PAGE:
Adventure begins next Wednesday, Feb 15. While we have certainly spent more time planning this trip than any of our previous ones, this is the first time that I have felt ready to begin documenting it. First got the idea for the trip last spring, a surprisingly long time ago it now seems, when one of my colleagues returned from a mixed business/pleasure trip to South Africa and I saw some of her fabulous close-up shots of big cats and at the same time, one of Virginia's colleagues returned from South Africa with equally excited reviews. We have traveled extensively through all reaches of Asia and the Pacific Rim as well as Europe and Asia will always have a siren call for me, but we have been thinking about an African adventure for a number of years and the tipping point was the animal photos (and the wine reviews!). Since that time we have been in a fairly low-key but continuous state of research and planning. Why so much planning time? Neither of us enjoys group travel so that all of our various travels throughout SE Asia, India, China, Burma, Bhutan and all the rest have been just the two of us and occasionally sharing portions of trips with another like-minded couple, friends from New York. Because we travel alone, it means that all the destinations, logistics, planning and organization is done by us, usually with the help of a local agent who can deal with the on-location arrangements. So, job one, is deciding where we actually want to go and why and for how long and how will we get there and back; a hugely iterative process, aided in the last 4 or 5 years by TripAdvisor which has become our first port of call in the research department.
This trip was really a tabula rasa and we struggled to give it some shape at the outset. However we are extremely fortunate to have put ourselves in the hands of a South African travel planner named Susie Prangley at African Avenue. Susie and her husband Rich run African Avenue and Susie has been the soul of patience for the last 6 months while we hammered out an itinerary, which seemed to change hourly, as we went through our research and planning. Our most difficult task was trying to sort safaris. We knew that we wanted to do more than one, to get a sense of the different types of terrain and habitat, but beyond that we were flying blind. So, how to narrow it down?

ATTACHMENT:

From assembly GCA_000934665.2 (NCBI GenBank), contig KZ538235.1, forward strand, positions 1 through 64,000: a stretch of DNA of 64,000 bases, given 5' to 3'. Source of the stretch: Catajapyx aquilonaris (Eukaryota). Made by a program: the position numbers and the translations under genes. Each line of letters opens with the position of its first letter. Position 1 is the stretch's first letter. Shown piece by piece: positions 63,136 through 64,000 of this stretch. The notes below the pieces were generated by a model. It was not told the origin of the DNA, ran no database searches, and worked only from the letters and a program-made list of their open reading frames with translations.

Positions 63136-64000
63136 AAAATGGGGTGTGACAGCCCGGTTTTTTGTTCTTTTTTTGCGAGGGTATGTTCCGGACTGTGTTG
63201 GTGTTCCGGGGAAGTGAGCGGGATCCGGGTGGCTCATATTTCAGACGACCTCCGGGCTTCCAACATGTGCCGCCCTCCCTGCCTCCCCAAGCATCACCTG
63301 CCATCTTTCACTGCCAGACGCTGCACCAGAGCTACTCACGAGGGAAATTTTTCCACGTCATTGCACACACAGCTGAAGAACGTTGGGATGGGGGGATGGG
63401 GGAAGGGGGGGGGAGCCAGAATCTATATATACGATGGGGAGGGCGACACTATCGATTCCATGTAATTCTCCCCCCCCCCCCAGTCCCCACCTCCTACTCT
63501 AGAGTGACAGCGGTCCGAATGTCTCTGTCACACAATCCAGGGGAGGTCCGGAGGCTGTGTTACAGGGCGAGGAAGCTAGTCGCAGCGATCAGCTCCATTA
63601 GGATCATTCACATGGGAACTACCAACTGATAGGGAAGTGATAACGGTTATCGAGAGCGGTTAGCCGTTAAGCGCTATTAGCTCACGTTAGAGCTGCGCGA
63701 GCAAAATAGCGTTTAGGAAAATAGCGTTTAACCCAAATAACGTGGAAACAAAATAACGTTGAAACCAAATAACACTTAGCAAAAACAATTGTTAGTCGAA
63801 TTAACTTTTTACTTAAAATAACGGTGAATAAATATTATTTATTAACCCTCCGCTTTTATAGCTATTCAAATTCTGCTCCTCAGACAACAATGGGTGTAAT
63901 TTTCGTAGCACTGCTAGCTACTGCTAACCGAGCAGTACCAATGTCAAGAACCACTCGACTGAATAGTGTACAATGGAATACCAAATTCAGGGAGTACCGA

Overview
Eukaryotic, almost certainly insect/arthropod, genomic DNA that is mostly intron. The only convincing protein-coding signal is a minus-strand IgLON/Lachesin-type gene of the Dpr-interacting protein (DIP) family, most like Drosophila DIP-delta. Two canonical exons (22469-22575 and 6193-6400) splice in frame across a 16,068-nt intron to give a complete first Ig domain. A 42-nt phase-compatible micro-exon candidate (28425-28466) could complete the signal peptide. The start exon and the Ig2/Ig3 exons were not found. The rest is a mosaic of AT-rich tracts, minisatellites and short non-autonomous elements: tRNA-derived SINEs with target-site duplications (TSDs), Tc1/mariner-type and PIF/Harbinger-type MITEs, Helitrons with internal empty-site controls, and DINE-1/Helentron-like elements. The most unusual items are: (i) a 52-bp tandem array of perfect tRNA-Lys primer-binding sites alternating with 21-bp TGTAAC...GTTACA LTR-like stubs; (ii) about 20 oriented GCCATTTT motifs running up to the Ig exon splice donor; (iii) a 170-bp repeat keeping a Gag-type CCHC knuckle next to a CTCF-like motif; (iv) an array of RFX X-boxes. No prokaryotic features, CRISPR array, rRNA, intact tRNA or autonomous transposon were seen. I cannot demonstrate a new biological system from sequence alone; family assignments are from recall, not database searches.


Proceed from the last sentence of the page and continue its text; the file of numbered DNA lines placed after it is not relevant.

We wanted to spend at least 3 nights at each location so that we could settle in a little and get a sense of the locale and ultimately we decided to spend 4 nights each on two safaris. Next, which safari camps? Susie and Trip Advisor between them were hugely helpful and we had no shortage of good information and many of the camps were very attractive but we couldn't find the decisive variable that would allow us to rule in and rule out. After a long, pleasant and wine-soaked dinner with all of our research spread out around us we managed, in an anticipatory pun, to get it all in focus.
Part of the safari experience is the daily game drives at morning and evening to suss out the local fauna and watch the animals at work and play. These are usually, our research suggested, in open Land Rovers with 4 or 6 other residents of the camp. Because we are both fairly serious photographers, we realised that getting good photos while trying to shoot past the other passengers heads and arms or waiting for a shot while everyone wanted to drive on was going to be trying for the other occupants of the car as well as for us, and this became our decisive factor.
When a camp met all the other criteria that we felt were important and that Susie felt positive about, the acid test then became whether or not they had the ability to supply us with a private car and tracker. On that basis we ended up with two camps, very different in location and ambiance, but both attractive for a whole variety of reasons and which, in each case, will be providing us with private cars. The first is Inyati in the Sabi Sands region next to Kruger National Park, and the other is Tswalu, which is on the edge of the Kalahari Desert.